Complexity is exacerbated when reporting of interventions and studies is incomplete [8], a problem that is greater for behavioural than other non-pharmacological trials [9]. As a result, attempts to advance the science of behaviour change are hampered and effective interventions cannot be implemented reliably in practice. This means that there continues to be wastage of evidence due to the inadequacy of our terminology and structures for reporting behaviour change and interventions.

In sum, there is currently too much, incompletely reported evidence on behaviour change interventions for current methods to synthesise within an acceptable time frame. In addition, the systems available for aggregation of the evidence reflect a complexity requiring more human and funding resources than are available. Although these points have been made about behaviour change interventions, they apply also to implementation interventions.

The potential of ‘Ontologies’ to advance collaborative and cumulative science

Recent advances in behavioural, computing and information sciences provide a step change in the possibilities for addressing complex questions efficiently, effectively and in a timely manner. Developments in information science include automating parts of the process such as the evaluation of risk of bias in trials. Methods of making synthesised evidence accessible are advancing but depend on success in generating useful search terms for accessing the accumulated evidence. In computer science, developments such as natural language processing, machine learning and artificial intelligence provide new opportunities for synthesising the burgeoning and fragmented scientific literature and making inferences where gaps exist [10, 11]. Computing systems have enabled more efficient identification of published reports of interventions [12] reducing the human load and increasing the speed of evidence synthesis. In addition, they offer the potential to integrate the evidence more effectively [13] and, in the long term, provide novel insights by identifying patterns and associations not detectable by current methods.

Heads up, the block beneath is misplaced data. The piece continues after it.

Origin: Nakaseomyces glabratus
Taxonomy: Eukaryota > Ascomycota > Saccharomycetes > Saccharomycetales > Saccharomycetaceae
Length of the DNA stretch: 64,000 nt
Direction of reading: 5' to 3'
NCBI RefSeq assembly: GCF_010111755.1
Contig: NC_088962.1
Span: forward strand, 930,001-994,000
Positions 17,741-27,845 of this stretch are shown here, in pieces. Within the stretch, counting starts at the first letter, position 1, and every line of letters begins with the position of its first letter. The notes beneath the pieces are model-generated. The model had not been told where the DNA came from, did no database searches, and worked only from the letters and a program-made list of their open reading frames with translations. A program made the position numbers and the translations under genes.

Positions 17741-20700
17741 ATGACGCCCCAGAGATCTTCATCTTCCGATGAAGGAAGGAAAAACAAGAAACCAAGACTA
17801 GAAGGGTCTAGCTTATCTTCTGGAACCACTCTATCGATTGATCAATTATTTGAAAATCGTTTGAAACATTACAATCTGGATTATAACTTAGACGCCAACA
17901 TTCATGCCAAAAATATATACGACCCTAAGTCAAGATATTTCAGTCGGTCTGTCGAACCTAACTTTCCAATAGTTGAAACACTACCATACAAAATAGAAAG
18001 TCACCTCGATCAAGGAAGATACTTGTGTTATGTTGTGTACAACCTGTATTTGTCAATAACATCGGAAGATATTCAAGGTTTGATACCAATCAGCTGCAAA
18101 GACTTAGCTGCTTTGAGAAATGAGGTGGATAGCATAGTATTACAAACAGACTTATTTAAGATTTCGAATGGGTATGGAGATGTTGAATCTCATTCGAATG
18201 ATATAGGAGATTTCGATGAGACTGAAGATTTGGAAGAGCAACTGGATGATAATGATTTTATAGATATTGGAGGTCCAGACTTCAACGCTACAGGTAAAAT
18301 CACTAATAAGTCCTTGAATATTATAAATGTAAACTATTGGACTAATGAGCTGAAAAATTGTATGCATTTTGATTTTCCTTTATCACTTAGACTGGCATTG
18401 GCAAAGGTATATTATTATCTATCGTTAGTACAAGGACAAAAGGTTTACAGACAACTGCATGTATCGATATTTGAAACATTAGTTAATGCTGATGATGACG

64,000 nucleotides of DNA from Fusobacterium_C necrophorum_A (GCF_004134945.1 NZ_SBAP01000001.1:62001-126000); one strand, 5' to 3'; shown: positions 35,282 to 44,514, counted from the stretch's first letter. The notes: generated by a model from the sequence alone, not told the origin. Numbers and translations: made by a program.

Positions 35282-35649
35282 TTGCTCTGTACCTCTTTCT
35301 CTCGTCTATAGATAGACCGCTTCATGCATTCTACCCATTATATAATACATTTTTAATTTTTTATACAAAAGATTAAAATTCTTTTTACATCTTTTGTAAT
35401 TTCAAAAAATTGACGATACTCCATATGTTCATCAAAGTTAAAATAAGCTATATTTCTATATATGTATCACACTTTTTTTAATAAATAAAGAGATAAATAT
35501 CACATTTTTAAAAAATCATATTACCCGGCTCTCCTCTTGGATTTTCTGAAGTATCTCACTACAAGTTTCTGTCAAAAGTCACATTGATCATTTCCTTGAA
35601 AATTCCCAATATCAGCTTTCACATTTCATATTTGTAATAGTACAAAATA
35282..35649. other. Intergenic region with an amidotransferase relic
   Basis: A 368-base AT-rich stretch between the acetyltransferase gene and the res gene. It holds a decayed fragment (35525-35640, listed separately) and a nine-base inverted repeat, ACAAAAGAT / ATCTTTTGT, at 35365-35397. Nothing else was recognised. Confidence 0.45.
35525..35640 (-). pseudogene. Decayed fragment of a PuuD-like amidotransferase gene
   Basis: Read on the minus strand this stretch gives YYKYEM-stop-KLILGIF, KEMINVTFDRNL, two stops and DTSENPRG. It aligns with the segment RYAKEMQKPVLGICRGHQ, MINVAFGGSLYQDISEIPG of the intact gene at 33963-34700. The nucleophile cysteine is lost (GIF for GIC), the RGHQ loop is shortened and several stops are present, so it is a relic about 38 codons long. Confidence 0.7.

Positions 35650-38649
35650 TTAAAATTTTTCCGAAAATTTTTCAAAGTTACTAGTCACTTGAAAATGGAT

However, a review of automated evidence extraction methods noted the incompleteness of methods, pointing to the importance of having a strong framework or ‘ontology’ for organising the information that might be extracted [14]. An ontology is a systematic structure for organising knowledge about (1) entities (constructs) using a controlled vocabulary for labels and definitions and (2) their inter-relationships. They facilitate codification of this knowledge in a computer-readable format to enable organisation, reuse, integration and analysis [15]. In addition, the systematic organisation of knowledge by ontologies may lead to the generation of additional knowledge which is present but undetected in the evidence base as computers can investigate patterns in the evidence more rapidly and without the preconceptions of humans.